Ms. Marvel: Generation Why

Generation Why, the second arc of the new Ms. Marvel series, continues to build the momentum of that unlikely hit.

Image provided by Amazon/Marvel

As Generation Why opens, Kamala Khan is patrolling the streets of Jersey City, combatting the robots The Inventor has deployed to smoke her out. Kamala journeys into the city’s sewers where she encounters multiple surprises. First, she gets her first look at The Inventor (via hologram) and learns he’s a clone of Thomas Edison spliced with the DNA of a cockatiel. Next, she fights the robo-alligators The Inventor has unleashed in the sewers. But best of all (from Kamala’s perspective): she encounters none other than Wolverine.

Kamala struggles with her fangirl impulses as she teams up with Wolverine, who’s on the trail of a student who went missing en route to his school. The duo fights its way through The Inventor’s many death traps and Wolverine takes the opportunity to bestow some quality mentoring on the neophyte heroine. Wolverine also twigs to the fact that the new Ms. Marvel is one of the New Inhumans. He doesn’t tell Kamala that, but does alert Medusa, the Inhuman Queen.

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Realizing that Ms. Marvel won’t decamp to Attilan, Medusa instead dispatches the canine Inhuman teleporter Lockjaw to keep an eye on her. Kamala and Lockjaw bond immediately and she brings him home, to the bewildered consternation of her family. Kamala has more encounters with The Inventor’s destructive robots, unwittingly leading one to her school, where it wreaks havoc. Kamala panics that her powers seem to be working differently, but manages to overcome the robot. Medusa and Lockjaw arrive and whisk an injured Kamala and her pal Bruno back to Attilan.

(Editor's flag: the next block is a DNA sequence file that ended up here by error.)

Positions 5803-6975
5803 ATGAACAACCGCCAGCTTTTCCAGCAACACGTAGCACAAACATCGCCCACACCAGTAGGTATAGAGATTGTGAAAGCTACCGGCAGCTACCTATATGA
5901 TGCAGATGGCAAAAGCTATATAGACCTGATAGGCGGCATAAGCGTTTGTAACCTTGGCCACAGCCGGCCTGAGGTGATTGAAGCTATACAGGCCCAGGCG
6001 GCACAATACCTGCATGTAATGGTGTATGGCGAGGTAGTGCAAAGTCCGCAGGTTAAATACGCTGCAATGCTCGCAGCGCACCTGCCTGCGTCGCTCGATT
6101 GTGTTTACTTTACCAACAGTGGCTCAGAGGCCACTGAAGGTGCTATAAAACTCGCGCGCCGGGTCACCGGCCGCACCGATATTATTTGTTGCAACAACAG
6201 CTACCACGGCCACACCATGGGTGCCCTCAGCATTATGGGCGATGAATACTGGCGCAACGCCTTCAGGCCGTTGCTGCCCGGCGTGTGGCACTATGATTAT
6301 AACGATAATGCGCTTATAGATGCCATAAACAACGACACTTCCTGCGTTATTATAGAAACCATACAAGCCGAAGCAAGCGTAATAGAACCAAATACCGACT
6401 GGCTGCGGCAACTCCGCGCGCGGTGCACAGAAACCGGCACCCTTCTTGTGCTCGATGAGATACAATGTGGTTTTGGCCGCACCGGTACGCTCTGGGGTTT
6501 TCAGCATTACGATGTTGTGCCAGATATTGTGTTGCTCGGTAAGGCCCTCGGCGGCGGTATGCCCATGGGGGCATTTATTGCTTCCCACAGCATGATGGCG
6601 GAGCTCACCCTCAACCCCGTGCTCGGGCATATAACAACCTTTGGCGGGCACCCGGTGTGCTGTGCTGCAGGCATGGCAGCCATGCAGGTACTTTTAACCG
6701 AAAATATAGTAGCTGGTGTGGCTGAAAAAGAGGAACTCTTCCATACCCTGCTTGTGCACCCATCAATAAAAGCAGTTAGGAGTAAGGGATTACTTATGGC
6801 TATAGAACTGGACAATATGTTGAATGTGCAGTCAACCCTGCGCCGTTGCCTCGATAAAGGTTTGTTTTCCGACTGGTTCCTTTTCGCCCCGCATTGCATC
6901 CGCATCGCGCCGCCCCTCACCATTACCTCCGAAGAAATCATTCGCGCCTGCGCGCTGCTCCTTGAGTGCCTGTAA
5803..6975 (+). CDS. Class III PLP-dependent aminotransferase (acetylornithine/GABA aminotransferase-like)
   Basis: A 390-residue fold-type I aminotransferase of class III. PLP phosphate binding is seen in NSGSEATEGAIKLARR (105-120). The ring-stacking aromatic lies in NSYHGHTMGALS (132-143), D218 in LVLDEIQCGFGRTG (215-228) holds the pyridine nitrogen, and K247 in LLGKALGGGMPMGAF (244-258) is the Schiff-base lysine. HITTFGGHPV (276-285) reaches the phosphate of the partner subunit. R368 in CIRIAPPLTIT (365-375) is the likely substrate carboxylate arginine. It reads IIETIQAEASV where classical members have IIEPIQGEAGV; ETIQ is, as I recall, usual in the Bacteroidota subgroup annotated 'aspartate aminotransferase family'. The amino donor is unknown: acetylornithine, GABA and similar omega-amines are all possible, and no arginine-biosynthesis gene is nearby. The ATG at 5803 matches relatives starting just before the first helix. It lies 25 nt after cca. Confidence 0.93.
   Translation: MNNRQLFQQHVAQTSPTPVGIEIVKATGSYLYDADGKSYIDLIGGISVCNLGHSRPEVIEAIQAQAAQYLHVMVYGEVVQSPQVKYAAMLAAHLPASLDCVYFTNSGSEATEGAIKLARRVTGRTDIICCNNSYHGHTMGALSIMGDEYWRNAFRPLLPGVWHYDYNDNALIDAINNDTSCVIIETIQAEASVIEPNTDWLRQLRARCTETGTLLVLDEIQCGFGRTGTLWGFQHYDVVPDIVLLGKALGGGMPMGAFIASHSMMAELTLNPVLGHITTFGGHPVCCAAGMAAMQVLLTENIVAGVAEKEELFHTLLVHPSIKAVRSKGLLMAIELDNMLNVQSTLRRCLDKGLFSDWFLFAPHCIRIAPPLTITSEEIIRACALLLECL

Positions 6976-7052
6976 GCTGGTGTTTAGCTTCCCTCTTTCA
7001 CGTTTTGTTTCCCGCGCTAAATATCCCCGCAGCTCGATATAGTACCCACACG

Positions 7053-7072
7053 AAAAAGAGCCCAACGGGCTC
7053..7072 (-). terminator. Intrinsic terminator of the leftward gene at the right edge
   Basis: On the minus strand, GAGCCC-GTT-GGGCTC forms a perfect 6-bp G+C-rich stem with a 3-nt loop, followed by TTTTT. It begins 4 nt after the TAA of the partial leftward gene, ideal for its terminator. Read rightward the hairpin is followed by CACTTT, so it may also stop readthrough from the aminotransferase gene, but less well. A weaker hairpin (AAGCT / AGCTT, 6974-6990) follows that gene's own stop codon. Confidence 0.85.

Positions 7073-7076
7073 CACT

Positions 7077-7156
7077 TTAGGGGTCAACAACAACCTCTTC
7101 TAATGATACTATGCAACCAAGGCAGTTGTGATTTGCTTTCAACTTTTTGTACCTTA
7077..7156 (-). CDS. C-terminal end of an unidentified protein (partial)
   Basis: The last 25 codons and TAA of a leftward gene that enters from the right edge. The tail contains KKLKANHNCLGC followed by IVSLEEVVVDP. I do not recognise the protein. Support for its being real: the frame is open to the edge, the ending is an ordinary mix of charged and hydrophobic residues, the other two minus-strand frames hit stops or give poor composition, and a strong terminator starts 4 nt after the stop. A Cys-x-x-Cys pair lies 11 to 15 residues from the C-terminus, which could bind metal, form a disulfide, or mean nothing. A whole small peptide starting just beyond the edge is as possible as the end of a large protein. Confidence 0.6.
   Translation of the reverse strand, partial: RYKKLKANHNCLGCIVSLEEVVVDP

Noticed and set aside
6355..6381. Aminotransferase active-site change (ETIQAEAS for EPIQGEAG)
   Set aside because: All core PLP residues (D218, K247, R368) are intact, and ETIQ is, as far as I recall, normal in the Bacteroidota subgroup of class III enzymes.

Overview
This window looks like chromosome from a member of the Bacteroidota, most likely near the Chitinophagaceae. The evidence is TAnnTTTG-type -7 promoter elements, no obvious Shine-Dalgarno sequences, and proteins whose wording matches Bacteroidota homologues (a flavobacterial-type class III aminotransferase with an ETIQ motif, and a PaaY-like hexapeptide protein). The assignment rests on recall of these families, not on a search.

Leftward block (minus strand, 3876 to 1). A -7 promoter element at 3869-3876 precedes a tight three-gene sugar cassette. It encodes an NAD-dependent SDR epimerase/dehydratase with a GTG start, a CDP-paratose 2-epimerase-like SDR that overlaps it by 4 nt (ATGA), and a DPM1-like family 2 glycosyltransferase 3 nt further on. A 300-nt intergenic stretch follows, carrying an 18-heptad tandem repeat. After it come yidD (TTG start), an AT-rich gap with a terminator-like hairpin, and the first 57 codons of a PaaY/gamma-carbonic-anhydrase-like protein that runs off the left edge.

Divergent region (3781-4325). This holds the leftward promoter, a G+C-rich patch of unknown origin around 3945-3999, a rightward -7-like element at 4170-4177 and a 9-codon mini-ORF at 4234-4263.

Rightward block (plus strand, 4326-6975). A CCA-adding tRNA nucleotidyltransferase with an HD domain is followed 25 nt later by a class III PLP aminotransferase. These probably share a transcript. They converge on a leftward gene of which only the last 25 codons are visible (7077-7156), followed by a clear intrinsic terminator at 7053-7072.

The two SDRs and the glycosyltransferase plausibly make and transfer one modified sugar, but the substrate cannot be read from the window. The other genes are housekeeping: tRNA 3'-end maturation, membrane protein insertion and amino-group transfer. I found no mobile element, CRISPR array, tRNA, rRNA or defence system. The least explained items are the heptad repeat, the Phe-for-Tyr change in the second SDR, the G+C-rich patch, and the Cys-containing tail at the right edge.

Kamala begins to learn about her Inhuman heritage, but declines to stay in Attilan. She returns to The Inventor’s safe house with the aim of liberating what she believes are his teenaged captives, only to find the situation is quite different from what she expected. Kamala rallies the teens to her side as The Inventor attacks and kidnaps Lockjaw. Kamala and The Inventor have a climactic showdown where she learns his true purpose for the missing teens. She also learns some valuable lessons about responsibility, even coming to an accord with the local police.

Generation Why is a slightly different affair than the first Ms. Marvel arc. In No Normal, writer G. Willow Wilson had to establish both Kamala’s superhero origin and build out her corner of the world, with a lot of focus on Kamala’s family and friends. Generation Why is more about locating Kamala’s territory in the greater Marvel Universe. The book was always rooted in Marvel lore (from Kamala’s Avengers fandom to her powers being rooted in the Infinity event), but the new Ms. Marvel needs to find her place in the wider world. Her family and friends still figure into the action, but the “hero” part of the “teenage hero” equation is at the fore in Generation Why. That means her first major villain battle, her first superhero team-up and beginning to learn her heritage and how she ties into Marvel’s mythos.